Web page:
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Business chiefs call for decisive action on UK COVID passports

·3-min read
UK prime minister Boris Johnson hasn't ruled out the idea of Covid passports. Photo: Stefan Rousseau-WPA Pool/Getty Images
UK prime minister Boris Johnson hasn't ruled out the idea of Covid passports. Photo: Stefan Rousseau-WPA Pool/Getty Images

Business chiefs urged the government not to waste time on solidifying plans for a COVID-19 vaccine passport, following confirmation that they could be a possibility for reopening UK economy.

Prime minister Boris Johnson did not rule out the idea in a press conference on Monday, which will show if someone has had a vaccine, has tested negative or has immunity and theoretically will allow for a faster reopening of the economy in the UK. There are plans for trials, testing the measure in events in England. 

A spokesperson from the British Chambers of Commerce (BCC) said: “The government should waste no time in setting out concrete proposals for how Covid certification could work and the rationale behind the inclusion of some sectors and not others. 

"With businesses already investing significant time and money into their reopening plans, they have considerable questions around the implications of such a scheme, including the practical implementation for firms and issues of employment law and liability. 

"The government must be crystal clear on these issues and consult with business on how any system might function,” the group said. 

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John Foster, director of policy for the Confederation of British Industry, echoed this, saying: “Knowing the Covid roadmap is on track can help create the economic momentum the country needs as the second phase of reopening begins.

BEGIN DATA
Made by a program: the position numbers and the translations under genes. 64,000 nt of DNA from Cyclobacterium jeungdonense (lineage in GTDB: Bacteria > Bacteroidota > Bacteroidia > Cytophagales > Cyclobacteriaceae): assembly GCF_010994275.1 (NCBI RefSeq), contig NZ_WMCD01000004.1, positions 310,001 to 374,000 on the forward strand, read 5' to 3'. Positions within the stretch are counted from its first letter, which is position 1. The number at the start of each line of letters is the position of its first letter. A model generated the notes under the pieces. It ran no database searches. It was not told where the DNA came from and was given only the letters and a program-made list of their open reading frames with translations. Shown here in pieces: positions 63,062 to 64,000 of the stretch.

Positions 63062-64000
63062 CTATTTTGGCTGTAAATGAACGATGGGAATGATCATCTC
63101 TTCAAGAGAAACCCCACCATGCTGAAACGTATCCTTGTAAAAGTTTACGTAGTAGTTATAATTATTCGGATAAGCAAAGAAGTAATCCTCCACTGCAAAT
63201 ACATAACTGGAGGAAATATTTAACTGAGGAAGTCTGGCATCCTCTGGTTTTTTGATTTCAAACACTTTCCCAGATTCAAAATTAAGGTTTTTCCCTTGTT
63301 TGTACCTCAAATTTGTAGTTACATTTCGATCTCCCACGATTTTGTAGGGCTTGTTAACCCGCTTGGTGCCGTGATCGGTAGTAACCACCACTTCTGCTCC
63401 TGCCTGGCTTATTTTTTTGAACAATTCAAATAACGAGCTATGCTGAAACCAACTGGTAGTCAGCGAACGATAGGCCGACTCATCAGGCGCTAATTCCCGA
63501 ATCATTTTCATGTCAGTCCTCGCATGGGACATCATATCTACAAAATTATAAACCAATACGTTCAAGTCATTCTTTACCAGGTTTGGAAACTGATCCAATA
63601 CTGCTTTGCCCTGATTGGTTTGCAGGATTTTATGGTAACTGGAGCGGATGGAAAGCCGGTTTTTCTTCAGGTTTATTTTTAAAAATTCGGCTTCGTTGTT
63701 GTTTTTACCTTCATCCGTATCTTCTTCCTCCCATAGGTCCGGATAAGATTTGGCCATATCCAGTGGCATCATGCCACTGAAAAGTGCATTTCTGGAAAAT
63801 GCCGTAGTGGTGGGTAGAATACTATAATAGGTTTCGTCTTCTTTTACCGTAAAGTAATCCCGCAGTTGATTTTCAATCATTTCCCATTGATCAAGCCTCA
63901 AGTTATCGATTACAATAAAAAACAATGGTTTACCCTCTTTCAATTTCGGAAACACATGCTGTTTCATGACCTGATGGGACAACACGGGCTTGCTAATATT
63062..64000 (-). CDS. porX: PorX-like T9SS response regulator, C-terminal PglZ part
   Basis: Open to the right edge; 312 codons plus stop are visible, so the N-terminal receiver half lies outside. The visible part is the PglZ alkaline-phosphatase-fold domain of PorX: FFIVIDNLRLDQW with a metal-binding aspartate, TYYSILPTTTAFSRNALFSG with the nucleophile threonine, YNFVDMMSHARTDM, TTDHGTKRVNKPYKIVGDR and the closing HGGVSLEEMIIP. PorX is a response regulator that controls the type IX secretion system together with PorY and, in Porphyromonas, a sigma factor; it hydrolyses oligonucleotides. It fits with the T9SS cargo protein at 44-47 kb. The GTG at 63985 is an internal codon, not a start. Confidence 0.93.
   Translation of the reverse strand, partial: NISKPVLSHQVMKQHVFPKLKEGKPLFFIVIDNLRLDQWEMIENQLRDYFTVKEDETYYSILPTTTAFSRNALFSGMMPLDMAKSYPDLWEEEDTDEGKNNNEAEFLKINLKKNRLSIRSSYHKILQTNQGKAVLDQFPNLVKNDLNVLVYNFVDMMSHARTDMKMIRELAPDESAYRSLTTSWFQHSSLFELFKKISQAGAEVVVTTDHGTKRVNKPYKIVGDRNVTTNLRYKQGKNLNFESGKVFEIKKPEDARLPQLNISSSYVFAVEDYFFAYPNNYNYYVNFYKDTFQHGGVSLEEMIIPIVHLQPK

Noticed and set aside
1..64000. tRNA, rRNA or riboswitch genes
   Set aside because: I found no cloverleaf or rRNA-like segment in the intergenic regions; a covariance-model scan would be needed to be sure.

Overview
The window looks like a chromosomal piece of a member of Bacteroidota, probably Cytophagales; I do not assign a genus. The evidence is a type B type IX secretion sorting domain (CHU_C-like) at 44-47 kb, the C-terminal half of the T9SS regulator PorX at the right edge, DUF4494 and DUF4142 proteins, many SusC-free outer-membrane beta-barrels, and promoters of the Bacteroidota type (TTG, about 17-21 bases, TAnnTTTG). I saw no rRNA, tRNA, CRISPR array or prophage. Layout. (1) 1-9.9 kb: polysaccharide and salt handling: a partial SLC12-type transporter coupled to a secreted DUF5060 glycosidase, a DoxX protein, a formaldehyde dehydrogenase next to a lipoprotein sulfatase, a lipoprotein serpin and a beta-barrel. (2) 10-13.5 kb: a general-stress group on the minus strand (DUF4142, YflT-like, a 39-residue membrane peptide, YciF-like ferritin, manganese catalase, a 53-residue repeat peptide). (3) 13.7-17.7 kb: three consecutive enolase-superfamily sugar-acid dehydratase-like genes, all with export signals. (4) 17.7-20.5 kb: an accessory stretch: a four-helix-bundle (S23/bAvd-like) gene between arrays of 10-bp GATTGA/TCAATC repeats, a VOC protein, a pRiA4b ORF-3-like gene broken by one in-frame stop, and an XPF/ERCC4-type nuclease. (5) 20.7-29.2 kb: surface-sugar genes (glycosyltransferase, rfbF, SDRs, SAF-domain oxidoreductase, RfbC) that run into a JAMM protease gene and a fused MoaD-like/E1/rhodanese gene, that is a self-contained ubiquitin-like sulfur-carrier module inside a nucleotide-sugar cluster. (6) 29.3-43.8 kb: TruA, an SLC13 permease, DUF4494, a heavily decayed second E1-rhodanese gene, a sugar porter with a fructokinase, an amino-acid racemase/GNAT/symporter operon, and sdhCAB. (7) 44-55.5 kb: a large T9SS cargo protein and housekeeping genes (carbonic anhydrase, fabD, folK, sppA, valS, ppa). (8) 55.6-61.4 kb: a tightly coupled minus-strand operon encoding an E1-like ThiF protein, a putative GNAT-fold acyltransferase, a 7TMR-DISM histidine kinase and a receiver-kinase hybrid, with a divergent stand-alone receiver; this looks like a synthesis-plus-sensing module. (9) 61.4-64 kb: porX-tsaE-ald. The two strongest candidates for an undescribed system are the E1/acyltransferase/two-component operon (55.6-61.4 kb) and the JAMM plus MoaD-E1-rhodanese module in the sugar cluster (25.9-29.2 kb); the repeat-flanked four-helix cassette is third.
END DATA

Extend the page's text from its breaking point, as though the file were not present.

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“Covid status certificates have a part to play in some of the more challenging parts of the economy, like large scale events. The government has listened to industry concerns and is seeking to deploy them in a targeted way. 

"These first trials will be watched with great interest. Any introduction ought to come with rigorous guidance and enforcement to help firms navigate ethical, legal and practical implementation challenges."

Vaccines minister Nadhim Zahawi confirmed that MPs will be able to vote on the use of domestic vaccine passports should the government decide to roll them out.

Asked if MPs will get a vote, Zahawi told Times Radio: “We haven’t even got to the stage where we have decided what we want to do on this domestically, because there are so many issues that do need careful consideration.

The mood among MPs was also mixed, with a call for decisive action and clarity in the rules. 

Shadow health secretary Jonathan Ashworth called on ministers to be clear about plans for the use of so-called vaccine passports.

On Sky News on Tuesday morning he said a government paper published on Monday permits shops and pubs to ask whether someone has been vaccinated as a condition of entry.

“The government just need to clear this up because they’re creating confusion,” he said. 

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“I do think it is discriminatory to say to somebody here in Leicester that you cannot go into Next or H&M unless you produce your vaccination status on an app, unless you produce that digital ID card.

“I don’t think that is fair. Now if ministers are saying, that is not what the policy is then they have to explain why does the policy document they produced last night permit that scenario?"

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